His next stop is Israel.
Pompeo met on Wednesday with President Salomé Zurabishvili, Prime Minister Giorgi Gakharia and Georgian Orthodox Church Patriarch Ilia II, as well as representatives of civil society.
Pompeo told the Georgian Prime Minister that he recognizes “the pain and difficulty associated with the (Russian) occupation of your country”, a reference to Russian forces garrisoning two separatist Georgian regions after a 2008 war .
Pompeo said the United States wanted to continue supporting Georgia in building its institutions to ensure “free and fair elections and all that comes with a strong debate and democracy.”
The opposition welcomed Pompeo’s visit.
“Georgia needs the continued and active involvement of the United States to support its security and democracy in order to repel the aggression (of Russian President Vladimir) Putin in this border state,” said Giga Bokeria, a leader of opposition, to the Reuters news agency.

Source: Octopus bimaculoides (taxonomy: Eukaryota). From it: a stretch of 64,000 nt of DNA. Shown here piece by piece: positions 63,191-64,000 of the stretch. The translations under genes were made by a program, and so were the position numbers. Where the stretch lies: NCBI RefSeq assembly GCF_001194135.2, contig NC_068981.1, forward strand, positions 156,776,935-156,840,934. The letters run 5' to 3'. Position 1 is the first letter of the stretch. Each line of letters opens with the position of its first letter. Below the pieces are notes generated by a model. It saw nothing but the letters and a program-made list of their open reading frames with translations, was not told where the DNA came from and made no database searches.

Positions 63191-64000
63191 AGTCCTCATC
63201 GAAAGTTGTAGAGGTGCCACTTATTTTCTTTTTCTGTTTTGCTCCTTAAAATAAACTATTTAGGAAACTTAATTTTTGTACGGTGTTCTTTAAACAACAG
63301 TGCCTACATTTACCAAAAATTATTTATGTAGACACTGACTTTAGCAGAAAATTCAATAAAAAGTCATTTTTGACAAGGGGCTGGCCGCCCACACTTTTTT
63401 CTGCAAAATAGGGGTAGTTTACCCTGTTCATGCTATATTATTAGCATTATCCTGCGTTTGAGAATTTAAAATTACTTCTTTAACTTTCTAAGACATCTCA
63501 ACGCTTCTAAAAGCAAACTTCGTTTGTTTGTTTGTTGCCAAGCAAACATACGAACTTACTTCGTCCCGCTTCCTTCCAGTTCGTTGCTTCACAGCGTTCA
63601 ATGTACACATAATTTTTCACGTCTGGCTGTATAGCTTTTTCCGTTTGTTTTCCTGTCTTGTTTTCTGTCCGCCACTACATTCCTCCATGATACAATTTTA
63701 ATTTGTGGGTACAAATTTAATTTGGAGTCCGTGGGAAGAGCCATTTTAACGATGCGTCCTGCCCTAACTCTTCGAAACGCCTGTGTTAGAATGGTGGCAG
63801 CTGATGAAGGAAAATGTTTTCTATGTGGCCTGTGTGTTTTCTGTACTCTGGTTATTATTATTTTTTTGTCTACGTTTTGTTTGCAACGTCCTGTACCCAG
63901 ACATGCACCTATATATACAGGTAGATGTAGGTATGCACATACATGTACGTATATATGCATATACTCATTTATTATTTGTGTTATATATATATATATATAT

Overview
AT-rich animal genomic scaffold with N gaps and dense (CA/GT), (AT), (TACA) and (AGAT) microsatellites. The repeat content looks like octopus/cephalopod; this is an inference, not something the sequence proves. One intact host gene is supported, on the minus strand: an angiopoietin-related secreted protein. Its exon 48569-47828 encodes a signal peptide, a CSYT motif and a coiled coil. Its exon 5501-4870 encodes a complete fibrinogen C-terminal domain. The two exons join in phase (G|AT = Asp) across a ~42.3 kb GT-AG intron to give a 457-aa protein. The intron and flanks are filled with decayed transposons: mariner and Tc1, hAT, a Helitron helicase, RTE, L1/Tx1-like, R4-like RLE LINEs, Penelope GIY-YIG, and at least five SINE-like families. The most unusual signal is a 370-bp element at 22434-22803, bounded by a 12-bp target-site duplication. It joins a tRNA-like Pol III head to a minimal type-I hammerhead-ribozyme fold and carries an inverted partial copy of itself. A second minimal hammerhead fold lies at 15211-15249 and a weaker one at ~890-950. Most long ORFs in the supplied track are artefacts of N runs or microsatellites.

Outside, thousands of people formed a live channel in the city center with a huge Georgian national flag and posters saying: “USA – Thank you for supporting our freedom!” and “Elections Rigged by Russian Oligarch”, referring to Bidzina Ivanishvili, the leader of the ruling party, who made his fortune in Russia in the 1990s.
According to the official results of the parliamentary elections on October 31, the ruling Georgian Dream party won 48.23% of the vote, the largest opposition party, the United National Movement (UNM), 27.18%.
The opposition accuses Georgian Dream and his supporters of buying votes, making threats against voters and observers and violations during the count. Eight opposition parties, including the UNM, have said they will boycott parliament and are calling for a resumption of elections.
Georgian Dream executives denied accusations by the opposition, and international observers said the election was competitive and fundamental freedoms were generally respected.